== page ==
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First row of figures repaired and rebased on Fimo polymer clay twopenny bases. 

I discovered looking up the  Cherilea ‘Saracen’  figures  that they have some opposition amongst the figures to be mended – an English Archer.

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Source Oldtoysoldier auctions reference image online. 
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Repaired Cherilea ‘Saracen’ Warriors and what I have discovered to be an ‘English Archer’ from the same postwar series. They all have certain Flash Gordon quality …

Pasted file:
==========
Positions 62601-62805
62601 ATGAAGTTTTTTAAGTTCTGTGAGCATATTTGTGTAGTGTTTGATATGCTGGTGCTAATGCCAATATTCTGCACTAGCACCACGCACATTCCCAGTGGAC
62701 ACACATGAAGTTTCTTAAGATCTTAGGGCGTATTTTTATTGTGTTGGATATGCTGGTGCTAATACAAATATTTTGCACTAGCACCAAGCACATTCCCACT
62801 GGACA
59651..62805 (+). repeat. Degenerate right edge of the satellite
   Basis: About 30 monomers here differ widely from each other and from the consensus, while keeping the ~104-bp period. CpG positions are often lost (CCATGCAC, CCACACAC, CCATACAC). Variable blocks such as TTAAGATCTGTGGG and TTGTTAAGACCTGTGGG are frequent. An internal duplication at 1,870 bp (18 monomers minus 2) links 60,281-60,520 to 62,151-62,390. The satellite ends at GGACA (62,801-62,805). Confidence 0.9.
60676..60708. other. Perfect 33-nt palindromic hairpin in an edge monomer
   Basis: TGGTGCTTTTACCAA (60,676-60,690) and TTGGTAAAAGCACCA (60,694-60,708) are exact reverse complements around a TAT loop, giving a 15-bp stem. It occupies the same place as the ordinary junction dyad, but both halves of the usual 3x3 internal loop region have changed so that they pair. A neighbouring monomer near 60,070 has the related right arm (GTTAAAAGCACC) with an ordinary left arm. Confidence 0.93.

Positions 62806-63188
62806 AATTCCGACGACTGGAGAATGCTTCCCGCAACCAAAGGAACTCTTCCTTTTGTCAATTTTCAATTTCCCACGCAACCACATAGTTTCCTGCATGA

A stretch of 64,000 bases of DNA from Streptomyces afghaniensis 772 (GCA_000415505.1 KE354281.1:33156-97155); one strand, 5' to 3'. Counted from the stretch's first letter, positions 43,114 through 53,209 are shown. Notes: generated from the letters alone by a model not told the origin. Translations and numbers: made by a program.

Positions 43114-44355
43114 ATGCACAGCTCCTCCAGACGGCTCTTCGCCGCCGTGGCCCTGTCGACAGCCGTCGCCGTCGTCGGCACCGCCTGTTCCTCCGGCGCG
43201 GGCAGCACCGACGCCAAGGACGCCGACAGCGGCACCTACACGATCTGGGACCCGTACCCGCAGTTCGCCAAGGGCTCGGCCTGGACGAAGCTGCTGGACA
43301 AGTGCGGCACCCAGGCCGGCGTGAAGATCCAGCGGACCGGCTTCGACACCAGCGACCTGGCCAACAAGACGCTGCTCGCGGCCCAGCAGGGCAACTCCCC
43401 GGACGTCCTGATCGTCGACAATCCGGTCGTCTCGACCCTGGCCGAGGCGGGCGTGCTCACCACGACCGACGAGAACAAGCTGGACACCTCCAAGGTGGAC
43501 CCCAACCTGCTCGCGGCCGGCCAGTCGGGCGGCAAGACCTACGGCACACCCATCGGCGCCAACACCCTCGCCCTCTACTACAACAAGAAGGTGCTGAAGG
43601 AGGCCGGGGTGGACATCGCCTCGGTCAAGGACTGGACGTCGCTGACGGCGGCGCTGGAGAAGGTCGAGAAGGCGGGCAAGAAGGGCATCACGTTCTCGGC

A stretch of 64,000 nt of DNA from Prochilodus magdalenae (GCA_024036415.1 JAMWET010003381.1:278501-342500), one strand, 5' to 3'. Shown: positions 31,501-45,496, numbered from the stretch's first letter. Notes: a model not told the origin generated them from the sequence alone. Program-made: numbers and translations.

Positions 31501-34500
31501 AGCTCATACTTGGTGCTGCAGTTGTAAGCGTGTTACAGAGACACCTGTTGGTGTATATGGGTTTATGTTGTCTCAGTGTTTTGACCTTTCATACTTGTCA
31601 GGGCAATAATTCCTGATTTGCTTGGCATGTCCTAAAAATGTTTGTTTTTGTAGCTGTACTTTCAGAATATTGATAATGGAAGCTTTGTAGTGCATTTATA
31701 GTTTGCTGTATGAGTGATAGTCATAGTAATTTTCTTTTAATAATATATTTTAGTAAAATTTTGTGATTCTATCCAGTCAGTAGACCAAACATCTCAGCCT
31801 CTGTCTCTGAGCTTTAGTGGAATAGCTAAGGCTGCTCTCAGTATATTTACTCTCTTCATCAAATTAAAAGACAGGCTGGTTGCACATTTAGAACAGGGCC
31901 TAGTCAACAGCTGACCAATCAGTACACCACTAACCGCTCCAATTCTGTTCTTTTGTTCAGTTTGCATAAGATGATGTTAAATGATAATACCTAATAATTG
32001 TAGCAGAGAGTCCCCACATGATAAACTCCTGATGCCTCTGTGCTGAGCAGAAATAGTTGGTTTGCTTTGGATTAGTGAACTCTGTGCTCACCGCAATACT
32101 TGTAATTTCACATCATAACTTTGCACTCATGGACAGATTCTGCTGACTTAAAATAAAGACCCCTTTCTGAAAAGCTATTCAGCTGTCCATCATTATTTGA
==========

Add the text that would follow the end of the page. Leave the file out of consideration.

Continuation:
The ‘Robin Hood’ English archer figure again was too wide for the 2p base but for balance, I gave him anatomically too long a leg that touched the ground. I may have to shorten this and put a small gravel rock under his foot. A spare Dorset head was attached, as in keeping as the spares box would manage.

To outer Space

The Hilco / Cherilea spaceman was missing a head and leg, as well as a broken space rifle weapon. A Dorset Soldiers recast of a Britain’s style infantry recast head was the most spacey head I had in my spares box. The astro-mech leg you might recognise from the plastic skeleton’s musical horn standard thingy.

https://poundstoreplasticwarriors.wordpress.com/2018/09/08/pound-bag-skeleton-warriors-1-a-bag/

The Hilco Cherilea space figure as mended has some balance problems. Finding pictures of original figures online gave me an idea of what instrument or weapon was being carried – in this case, a sort of space rifle.